The legal issues that immigrants have to navigate are complex, even if they are already currently residing in the United States. If you live in the U.S., one of the issues you may have to address is the removal of conditions on your resident status. As with any other process associated with immigration law, this can be an arduous undertaking.
As a permanent resident of the United States, your status is conditional if based on a marriage that was less than two years old when you received permanent resident status. This requirement is to ensure that people are not marrying U.S. citizens simply to obtain immigration status. You will have to undertake certain steps to remove conditions, ensuring your ability to remain in the U.S. long-term.
What do you have to do?
If your status is still conditional and you want to remove these conditions, you will want to first see if you qualify. You can move forward with this process if the following apply to you:
- You remain married to the U.S. citizen after two years.
- You are now a widow or widower after entering your marriage in good faith.
- Although you entered the marriage in good faith, the marriage ended in divorce or annulment.
- You entered the marriage in good faith, but you experienced abuse or battery at the hands of your U.S. citizen spouse.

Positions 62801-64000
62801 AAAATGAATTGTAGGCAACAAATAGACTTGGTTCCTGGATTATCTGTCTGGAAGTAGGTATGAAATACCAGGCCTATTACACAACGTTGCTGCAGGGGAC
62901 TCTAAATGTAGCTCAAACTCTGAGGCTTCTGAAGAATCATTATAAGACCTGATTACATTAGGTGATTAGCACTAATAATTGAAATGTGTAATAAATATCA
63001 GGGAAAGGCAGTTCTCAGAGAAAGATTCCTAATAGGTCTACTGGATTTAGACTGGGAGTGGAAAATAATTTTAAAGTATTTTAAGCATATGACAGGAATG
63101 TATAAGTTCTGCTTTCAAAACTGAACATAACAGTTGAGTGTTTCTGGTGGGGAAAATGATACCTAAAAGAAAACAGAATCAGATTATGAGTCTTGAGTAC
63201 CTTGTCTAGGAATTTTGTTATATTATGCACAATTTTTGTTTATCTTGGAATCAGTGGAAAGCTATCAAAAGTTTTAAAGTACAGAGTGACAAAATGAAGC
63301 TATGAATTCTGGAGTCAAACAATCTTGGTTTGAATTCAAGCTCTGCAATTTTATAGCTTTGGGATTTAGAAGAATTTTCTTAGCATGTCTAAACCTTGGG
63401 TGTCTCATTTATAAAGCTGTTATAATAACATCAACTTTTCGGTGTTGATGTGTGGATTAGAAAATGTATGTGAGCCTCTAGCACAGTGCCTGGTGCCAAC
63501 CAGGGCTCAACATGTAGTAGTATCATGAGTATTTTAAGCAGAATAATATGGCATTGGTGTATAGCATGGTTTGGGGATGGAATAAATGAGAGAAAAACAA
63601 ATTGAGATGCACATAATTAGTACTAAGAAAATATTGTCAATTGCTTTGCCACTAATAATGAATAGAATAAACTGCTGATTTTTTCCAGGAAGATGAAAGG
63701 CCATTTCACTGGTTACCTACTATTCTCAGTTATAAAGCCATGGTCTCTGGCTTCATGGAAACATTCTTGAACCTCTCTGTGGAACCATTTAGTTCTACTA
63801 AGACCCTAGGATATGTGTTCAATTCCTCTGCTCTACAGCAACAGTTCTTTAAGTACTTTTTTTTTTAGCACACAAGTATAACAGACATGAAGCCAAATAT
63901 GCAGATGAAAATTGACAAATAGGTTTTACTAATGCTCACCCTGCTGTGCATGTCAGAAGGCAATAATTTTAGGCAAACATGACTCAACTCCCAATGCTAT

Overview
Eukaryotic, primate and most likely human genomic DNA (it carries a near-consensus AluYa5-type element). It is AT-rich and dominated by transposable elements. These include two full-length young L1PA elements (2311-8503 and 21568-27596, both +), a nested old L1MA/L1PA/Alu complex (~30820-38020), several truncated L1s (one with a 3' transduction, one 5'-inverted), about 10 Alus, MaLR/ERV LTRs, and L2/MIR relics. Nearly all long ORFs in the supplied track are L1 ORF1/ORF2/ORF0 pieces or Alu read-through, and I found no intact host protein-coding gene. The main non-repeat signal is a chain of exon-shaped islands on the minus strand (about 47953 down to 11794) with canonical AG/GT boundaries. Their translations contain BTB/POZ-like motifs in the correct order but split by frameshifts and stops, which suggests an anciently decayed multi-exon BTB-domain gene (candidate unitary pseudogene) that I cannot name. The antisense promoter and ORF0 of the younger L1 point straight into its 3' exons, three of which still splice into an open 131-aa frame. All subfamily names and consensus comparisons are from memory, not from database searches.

If you believe you are eligible for this step, you will then have to move forward through the process of having the conditions removed from your status. You, along with your U.S. citizen spouse, will have to complete the Form I-751. This is a step you will need to take in the 90 days leading up to the second anniversary of the date you gained resident status.
It is crucial to act on this step in the appropriate time frame. Failure to do so could ultimately lead to a revocation of your conditional resident status and perhaps removal from the country.
Protecting your long-term interests
When it comes to your ability to remain in the United States, you will want to do everything possible to secure your interests and protect your ability to remain in the country. Your ultimate goal may even be citizenship. In order to accomplish these things, it is exceptionally beneficial to work with a Texas attorney who can help you traverse the complex legal landscape of immigration law and avoid unnecessary complications.